Finally, in an auto-ethnographic article, Runestad highlights the influence that one’s personal life course can have on seemingly distinct topics. Like many doctoral students, Runestad took advantage of the relatively flexible period following formal dissertation research to have a child. Unlike many students, Runestad decided to remain in Japan during the dissertation-writing period, which coincided with her pregnancy and childbirth. The experience of pregnancy, itself a highly gendered and viscerally embodied process, transformed Runestad from a detached observer to a patient. While her research topic of HIV does not, at first glance, appear closely related to childbirth, Runestad found that the shift in perspective gave her important new insights into the healthcare system she had studied in Japan. She notes that the strategic vulnerability (Behar 1996) this shift engendered through her embodied experiences became important to her analysis and provided the foundations for a future research project.

Taken together, the articles in the special section demonstrate that ethnographic fieldwork is a very particular type of work, and that examining the roles that gender, sexuality, and family play within fieldwork offers critical insights. Ethnographic fieldwork sometimes comes under fire from academics who scorn it as insufficiently objective. Such scholars decry research designs that do not resemble the careful, controlled experimentation of laboratory research, and they question the applicability of ethnographic fieldwork results. But those who embrace ethnography counter that only through a combination of techniques, including subjective, relationship-driven methods, can we learn what happens in the interstices of everyday life, and often discover information that is vitally important to understanding the place itself. For example, what effects are much-vaunted policies actually having? Why does hunger cling so stubbornly to a village despite efforts at state intervention? How can local belief systems be integrated with national curricula, or can they only persist outside the formal school system?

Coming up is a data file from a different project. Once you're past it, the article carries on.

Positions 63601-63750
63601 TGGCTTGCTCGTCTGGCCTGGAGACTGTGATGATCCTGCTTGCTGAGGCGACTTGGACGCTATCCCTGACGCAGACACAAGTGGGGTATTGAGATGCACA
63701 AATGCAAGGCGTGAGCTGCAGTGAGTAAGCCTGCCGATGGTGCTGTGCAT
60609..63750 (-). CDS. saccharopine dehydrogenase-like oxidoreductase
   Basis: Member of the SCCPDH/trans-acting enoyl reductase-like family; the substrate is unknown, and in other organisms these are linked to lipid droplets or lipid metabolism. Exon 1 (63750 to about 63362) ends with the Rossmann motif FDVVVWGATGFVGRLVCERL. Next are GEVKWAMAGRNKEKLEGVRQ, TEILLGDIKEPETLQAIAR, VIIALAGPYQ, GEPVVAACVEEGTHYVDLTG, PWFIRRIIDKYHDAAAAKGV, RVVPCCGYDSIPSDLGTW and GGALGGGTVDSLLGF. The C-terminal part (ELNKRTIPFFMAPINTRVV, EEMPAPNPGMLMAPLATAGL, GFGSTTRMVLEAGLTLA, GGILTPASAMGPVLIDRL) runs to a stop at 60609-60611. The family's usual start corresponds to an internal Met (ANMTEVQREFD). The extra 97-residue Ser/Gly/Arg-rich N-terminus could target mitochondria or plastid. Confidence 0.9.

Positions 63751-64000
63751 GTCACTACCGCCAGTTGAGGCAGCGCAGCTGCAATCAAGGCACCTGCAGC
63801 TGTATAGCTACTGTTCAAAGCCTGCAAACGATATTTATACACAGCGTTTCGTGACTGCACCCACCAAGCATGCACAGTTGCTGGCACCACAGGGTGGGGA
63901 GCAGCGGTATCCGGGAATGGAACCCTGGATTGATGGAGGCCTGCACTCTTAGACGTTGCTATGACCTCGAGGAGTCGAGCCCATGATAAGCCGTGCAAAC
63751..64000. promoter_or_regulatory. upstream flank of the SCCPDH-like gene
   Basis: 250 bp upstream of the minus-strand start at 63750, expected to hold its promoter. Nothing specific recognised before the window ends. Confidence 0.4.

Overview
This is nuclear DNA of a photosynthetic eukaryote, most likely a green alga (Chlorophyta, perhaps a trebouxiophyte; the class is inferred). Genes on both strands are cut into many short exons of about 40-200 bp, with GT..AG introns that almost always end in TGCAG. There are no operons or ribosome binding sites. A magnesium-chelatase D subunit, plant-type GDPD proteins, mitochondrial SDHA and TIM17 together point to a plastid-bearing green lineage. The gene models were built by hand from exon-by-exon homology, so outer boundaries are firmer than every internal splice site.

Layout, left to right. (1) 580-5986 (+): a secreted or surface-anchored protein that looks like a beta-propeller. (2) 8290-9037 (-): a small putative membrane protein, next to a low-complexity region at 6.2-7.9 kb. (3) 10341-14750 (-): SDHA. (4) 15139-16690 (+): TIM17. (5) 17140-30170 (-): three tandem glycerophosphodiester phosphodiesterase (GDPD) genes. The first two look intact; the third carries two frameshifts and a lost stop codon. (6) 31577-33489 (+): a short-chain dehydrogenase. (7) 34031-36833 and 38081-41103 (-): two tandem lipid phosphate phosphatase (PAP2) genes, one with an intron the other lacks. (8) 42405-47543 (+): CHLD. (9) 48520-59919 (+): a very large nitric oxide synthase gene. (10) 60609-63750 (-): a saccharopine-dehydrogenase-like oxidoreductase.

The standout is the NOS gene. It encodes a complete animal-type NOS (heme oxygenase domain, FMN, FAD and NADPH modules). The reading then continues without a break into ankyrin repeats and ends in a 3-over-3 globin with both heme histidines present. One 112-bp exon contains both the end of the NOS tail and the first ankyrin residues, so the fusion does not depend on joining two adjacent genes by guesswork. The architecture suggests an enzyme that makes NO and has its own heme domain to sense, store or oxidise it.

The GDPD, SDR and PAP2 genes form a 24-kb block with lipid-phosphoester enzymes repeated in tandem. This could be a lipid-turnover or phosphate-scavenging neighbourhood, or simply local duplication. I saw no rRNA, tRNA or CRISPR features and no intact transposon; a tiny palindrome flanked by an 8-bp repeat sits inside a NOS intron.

Beyond these applied anthropological instances, through ethnography we can also better understand and compare the fundamentals of human societies, learning what may be innate and what may change from one place to the next. Careful ethnographic research in many parts of the world has helped us understand that spiritual beliefs in some form are universal, that every society has some form of incest taboo—though what that taboo looks like varies—and that most societies assign gender roles to men and women, but that sex-based roles and expectations vary enormously throughout the world (Stone 2014). While findings are often influenced by the anthropologist’s own assumptions, and theories supported by one generation of scholars may be rejected by the next, over time we have developed a complex, nuanced understanding of many elements of human society. Including our own narratives, while carefully navigating the boundary between over-sharing and under-analyzing, only deepens this understanding.

That said, it is also necessary to point out that these three articles alone do not represent a comprehensive look at every important dimension of gendered interactions in ethnographic research. That would require additional attention to issues not fully interrogated in these articles, particularly whiteness, queerness, masculinity, and intersectionality. These topics have been explored elsewhere at length, but as C. Michelle Kleisath has urged, infusing discussions of whiteness into statements of positionality, along with an analysis of the effects of this element of a researcher’s interactions in places often glossed as ‘non-Western,’ is an important corrective (Kleisath 2013). Somehow, and somewhat perplexingly, the increased focus on writing about gender within anthropology has also become a sort of feminized academic labor (cf. McKinney 2014). Thus we close with an entreaty that introspective examinations like those presented by Gaetano, Knight, and Runestad also be offered by a broader cross-section of researchers, so that additional perspectives can strengthen those presented here. One can imagine, for example, a rich discussion by Asia-based anthropologists and gender theorists, especially those operating from within a different set of gender frameworks. Perhaps such conversations can appear in a subsequent issue of ASIANetwork Exchange.

Special Section Acknowledgements

I am grateful to the anonymous reviewers who provided helpful, thorough feedback on the articles that appear in this special section. I also want to thank ASIANetwork Exchange Editors Erin McCarthy and Lisa Trivedi for their patient guidance throughout the editing process. Finally, I thank the contributors for sharing their work and for risking making themselves vulnerable in the process.

Tami Blumenfield, Guest Editor

Competing Interests

The authors declare that they have no competing interests.


  1. For more information about UNESCO’s position on Open Access and its recommendations for Higher Education please see: The 2012 Paris Declaration on Open Access and Guidelines for Open Educational Resources in Higher Education (For institutions, see pp. 6–12) [^]